Temporary Assistance for Needy Families (TANF):

Temporary Assistance for Needy Families (TANF) is a federal assistance program that provides financial assistance and support services to low-income families with children. Some states use TANF funds to support childcare assistance programs, helping eligible families cover the cost of childcare while parents work or participate in job training programs. 


Military Financial Assistance Programs:

There are several programs that help military families pay for child care, wherever they are stationed. To learn more about these programs visit the Child Care Financial Assistance for Military Programs section of childcare.gov.


Local Assistance and Scholarships: 

Local nonprofit organizations and individual child care providers may offer fee assistance or scholarships. It is important to ask the programs that you are considering if they offer any child care assistance or scholarships because, hey, you never know! 


Sibling Discount: 

Some child care programs offer a discount to families that enroll siblings. They may take a percentage or a specific dollar amount off of a child’s weekly or monthly fee. They may also waive the registration fee or other fees. If you need care for more than one child, be sure to ask programs whether they offer sibling discounts.


Employer-sponsored Dependent Care Flexible Spending Account (FSA): 

Some employers may allow employees to put a portion of each paycheck into a fund called a Dependent Care Flexible Spending Account, or “FSA,” to pay for child care services while the employees work. The money you contribute to a Dependent Care FSA is not subject to payroll taxes, so you end up paying less in taxes and taking home more of your paycheck. It can only be used to pay for dependent care, such as child care. Check with your human resources department to see if your employer offers this program.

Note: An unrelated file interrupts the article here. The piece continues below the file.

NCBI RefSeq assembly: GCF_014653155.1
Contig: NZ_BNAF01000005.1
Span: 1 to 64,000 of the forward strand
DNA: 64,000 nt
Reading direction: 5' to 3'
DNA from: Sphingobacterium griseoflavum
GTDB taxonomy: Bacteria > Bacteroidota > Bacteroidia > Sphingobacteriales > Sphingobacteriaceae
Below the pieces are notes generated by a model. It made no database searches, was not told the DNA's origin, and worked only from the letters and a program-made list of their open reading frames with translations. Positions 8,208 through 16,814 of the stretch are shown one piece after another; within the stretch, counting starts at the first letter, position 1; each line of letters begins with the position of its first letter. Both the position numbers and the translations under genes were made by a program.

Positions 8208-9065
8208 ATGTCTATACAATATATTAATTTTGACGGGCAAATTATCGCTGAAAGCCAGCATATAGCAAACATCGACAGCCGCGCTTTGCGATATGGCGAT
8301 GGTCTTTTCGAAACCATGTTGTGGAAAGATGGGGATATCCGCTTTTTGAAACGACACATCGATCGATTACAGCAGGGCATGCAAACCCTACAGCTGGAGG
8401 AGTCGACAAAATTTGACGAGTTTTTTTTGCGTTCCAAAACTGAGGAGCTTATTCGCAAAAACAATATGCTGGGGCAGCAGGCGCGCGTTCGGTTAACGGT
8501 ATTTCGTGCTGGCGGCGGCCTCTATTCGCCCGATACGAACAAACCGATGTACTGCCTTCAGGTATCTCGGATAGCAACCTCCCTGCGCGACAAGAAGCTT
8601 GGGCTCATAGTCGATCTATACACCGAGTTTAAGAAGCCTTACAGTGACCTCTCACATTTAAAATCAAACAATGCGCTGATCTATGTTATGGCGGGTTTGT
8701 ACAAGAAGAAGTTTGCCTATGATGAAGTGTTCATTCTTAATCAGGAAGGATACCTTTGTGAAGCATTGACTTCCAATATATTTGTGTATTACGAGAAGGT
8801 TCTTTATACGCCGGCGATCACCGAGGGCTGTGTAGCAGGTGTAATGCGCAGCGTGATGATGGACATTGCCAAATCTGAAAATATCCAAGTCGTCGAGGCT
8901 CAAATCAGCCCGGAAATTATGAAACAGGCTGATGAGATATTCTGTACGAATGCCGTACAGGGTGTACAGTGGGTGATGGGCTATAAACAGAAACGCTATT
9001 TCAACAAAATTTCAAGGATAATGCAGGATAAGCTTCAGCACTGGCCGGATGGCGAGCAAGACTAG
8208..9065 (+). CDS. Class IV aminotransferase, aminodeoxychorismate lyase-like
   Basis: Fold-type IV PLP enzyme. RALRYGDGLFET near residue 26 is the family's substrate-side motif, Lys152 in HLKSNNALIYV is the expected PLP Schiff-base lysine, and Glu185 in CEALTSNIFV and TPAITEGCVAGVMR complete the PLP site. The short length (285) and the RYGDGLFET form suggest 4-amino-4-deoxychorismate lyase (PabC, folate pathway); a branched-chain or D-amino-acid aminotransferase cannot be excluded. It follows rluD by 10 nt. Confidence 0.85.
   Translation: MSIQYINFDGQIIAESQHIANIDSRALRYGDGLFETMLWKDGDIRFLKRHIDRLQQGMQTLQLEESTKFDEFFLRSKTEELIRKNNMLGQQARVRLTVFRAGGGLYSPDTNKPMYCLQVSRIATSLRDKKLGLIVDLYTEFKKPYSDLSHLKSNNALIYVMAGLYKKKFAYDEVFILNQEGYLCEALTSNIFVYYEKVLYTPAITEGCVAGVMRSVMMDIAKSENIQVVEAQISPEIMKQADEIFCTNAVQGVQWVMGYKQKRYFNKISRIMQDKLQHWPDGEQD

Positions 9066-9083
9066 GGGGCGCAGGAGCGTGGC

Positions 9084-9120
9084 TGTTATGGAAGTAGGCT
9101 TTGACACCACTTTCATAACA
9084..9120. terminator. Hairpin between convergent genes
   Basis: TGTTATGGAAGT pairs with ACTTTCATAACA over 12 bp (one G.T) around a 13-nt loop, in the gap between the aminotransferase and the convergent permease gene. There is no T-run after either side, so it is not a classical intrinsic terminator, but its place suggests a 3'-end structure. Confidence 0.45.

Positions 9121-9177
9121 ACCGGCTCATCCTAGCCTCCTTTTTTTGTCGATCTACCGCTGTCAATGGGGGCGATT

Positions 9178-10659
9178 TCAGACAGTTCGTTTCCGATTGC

Tax Credits: 

Tax credits reduce the amount of tax you owe and may result in a tax refund. To claim tax credits, you need to meet certain requirements and file a tax return, even if you have no other filing requirement or owe no income tax.

  • Child and dependent care tax credit: This credit is available to people who had to pay for child care for their children (younger than age 13) so they could work or look for work.

  • Earned income tax credit: This tax credit helps low- to moderate-income workers and families get a tax break. If you qualify, you can use the credit to reduce the taxes you owe and possibly increase your refund.


Navigating the various options for paying for childcare can be overwhelming, but it's important to know that there are resources out there. You also are not alone! We are here to help you navigate through this maze and determine what works best for your family. By exploring these assistance programs and understanding their eligibility criteria, you can make informed decisions about the best childcare options for your family. Schedule a consultation with us to chat about your specific situation and needs!